Your first release must make a statement. This is the collective consensus of would-be music industry types and aspiring musicians looking to wade into the proverbial firing squad of a contemporary online music audience with a wide range of choice at their fingertips, and little time in which to be won over.
There is making a statement and then there is LA based Lo Moon and their first single Loveless. Clocking in at just over seven minutes, and treading a genre line somewhere between trip-hop percussion and sprawling, experimental rock not too dissimilar to eighties new wave act Talk Talk, the band set down a bold early indicator that radio friendly indie fodder is not their bag.
Despite Loveless comprising their only release to date, the Lo Moon trio of Matt Lowell, Crisanta Baker, and Sam Stewart have taken a lengthy four-year journey of honing their craft and waiting for the right moment to announce themselves on the circuit. Their growing popularity even at this early stage seems to indicate their hibernation was well served, with Temper Trap and even Sir Elton John joining a growing list of admirers which had led to a recent first headline show at Sebright Arms, London, followed by a string of European dates supporting MUNA and The Lemon Twigs for the now Columbia Records signed group.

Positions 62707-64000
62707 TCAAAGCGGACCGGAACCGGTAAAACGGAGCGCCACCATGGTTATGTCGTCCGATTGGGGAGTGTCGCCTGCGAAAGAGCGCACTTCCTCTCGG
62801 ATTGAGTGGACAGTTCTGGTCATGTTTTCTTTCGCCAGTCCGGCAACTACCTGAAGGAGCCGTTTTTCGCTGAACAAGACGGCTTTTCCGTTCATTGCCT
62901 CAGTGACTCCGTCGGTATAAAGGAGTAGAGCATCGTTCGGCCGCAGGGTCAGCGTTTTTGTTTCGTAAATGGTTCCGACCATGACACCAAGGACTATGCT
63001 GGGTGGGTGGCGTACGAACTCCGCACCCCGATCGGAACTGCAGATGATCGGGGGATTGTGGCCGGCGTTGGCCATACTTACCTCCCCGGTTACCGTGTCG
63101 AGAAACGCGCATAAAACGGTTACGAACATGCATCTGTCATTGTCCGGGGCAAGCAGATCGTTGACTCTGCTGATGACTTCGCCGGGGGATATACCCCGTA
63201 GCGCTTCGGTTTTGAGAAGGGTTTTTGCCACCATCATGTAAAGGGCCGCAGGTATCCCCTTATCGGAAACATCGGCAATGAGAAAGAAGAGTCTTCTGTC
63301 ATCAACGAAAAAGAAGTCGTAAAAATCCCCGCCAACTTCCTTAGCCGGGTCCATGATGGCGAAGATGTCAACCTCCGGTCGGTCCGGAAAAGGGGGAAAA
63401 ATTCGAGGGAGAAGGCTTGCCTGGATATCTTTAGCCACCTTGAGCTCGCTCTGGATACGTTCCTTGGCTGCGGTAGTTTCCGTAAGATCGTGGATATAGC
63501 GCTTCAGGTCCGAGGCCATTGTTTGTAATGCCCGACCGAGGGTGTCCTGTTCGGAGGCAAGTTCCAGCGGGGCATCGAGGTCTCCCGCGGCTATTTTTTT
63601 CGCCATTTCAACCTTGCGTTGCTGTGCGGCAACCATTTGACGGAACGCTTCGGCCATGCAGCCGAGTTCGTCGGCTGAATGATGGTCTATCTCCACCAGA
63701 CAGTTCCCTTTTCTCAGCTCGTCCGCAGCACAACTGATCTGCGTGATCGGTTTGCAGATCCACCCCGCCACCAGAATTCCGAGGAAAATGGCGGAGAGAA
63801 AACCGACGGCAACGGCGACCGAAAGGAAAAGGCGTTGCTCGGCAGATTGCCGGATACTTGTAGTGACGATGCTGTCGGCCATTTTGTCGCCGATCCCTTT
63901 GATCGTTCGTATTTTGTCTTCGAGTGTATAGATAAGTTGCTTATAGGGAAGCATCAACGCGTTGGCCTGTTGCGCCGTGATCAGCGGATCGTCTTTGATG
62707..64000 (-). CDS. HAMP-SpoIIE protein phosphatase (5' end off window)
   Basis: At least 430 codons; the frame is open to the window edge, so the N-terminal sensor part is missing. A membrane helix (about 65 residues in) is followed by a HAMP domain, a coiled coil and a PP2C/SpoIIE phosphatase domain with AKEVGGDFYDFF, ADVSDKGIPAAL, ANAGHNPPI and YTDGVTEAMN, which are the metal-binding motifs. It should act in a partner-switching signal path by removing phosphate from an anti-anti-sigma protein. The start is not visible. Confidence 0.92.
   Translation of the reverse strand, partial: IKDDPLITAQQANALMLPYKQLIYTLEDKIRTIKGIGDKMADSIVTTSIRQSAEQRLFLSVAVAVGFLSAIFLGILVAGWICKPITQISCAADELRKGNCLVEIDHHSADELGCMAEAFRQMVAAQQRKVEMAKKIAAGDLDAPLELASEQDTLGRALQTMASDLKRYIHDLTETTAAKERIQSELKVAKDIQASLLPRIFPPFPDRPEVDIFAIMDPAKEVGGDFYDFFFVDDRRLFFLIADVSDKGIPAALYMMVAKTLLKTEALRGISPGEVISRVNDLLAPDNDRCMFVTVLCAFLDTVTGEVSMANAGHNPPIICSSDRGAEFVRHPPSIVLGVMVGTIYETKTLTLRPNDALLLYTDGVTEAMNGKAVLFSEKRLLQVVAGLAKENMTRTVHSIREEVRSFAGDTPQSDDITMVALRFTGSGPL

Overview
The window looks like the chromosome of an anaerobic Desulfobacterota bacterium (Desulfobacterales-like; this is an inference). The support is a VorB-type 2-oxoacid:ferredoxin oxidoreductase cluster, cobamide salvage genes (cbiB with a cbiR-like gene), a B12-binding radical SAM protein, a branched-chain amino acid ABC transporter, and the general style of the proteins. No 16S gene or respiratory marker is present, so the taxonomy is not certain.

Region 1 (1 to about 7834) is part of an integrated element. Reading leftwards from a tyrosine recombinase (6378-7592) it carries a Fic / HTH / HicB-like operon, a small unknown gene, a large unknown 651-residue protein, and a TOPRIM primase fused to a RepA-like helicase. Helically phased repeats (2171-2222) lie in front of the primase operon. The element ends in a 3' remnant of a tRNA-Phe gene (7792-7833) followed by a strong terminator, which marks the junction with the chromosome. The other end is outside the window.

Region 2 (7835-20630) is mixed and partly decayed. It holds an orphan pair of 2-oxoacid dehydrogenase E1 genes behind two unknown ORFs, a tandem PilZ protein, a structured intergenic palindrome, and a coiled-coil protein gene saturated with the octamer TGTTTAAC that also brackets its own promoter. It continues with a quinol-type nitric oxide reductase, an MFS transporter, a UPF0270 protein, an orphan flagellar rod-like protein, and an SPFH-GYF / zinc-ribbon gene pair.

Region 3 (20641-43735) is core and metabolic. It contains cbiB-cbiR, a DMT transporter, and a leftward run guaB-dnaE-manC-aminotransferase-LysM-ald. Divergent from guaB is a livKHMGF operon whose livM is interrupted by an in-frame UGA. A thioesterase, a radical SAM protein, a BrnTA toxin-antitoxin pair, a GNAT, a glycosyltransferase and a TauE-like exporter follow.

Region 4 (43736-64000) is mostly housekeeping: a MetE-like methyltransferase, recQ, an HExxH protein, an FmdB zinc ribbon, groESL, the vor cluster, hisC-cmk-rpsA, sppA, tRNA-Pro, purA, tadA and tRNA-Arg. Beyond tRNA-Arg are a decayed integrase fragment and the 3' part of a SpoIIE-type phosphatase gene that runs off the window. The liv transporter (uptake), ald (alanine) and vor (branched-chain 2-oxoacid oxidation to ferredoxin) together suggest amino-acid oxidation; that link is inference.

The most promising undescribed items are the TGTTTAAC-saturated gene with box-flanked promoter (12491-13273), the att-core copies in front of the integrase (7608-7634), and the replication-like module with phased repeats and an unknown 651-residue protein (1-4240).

Despite the track sharing its name with the iconic, shoegaze-enthused My Bloody Valentine album, there is a layering of irony in the sense that the sound on Loveless appears to be the antithesis of the fuzz-drenched guitar and hazy vocals which characterised the aforementioned genre.
A delicate piano-led intro is accompanied by rattling percussion and an atmospheric lead guitar interlude before making way for Lowell’s hypnotic, Thom Yorke aping falsetto vocal expression, depicting a decidedly melancholy tale of romantic purgatory and the no-man’s-land of attempting to move on despite emotional anchoring in a past relationship.
‘Could you take a chance on us?' repeats Lowell, as the song enters a faux chorus as the otherwise mutually exclusive emotions in the solemn subject matter are juxtaposed with the soaring buoyancy of the instrumental, which ultimately converge to beautifully uplifting effect, repeated after an atmospheric bridge section as Lowell poignantly cries, ‘Understand, no relief in silhouettes’.
This stunningly expansive landscape of myriad emotions and instrumental thrills is more than enough to convince the listener of keeping tabs on Lo Moon, aided by the accompanying music video directed by Warren Fu (The Strokes, Daft Punk) which brings this thematically polarising song to life in wonderfully edited dark and light splices of both beach bound bliss and bloody crime.
Words by Jamie Boyd
Photograph by Cara Robbins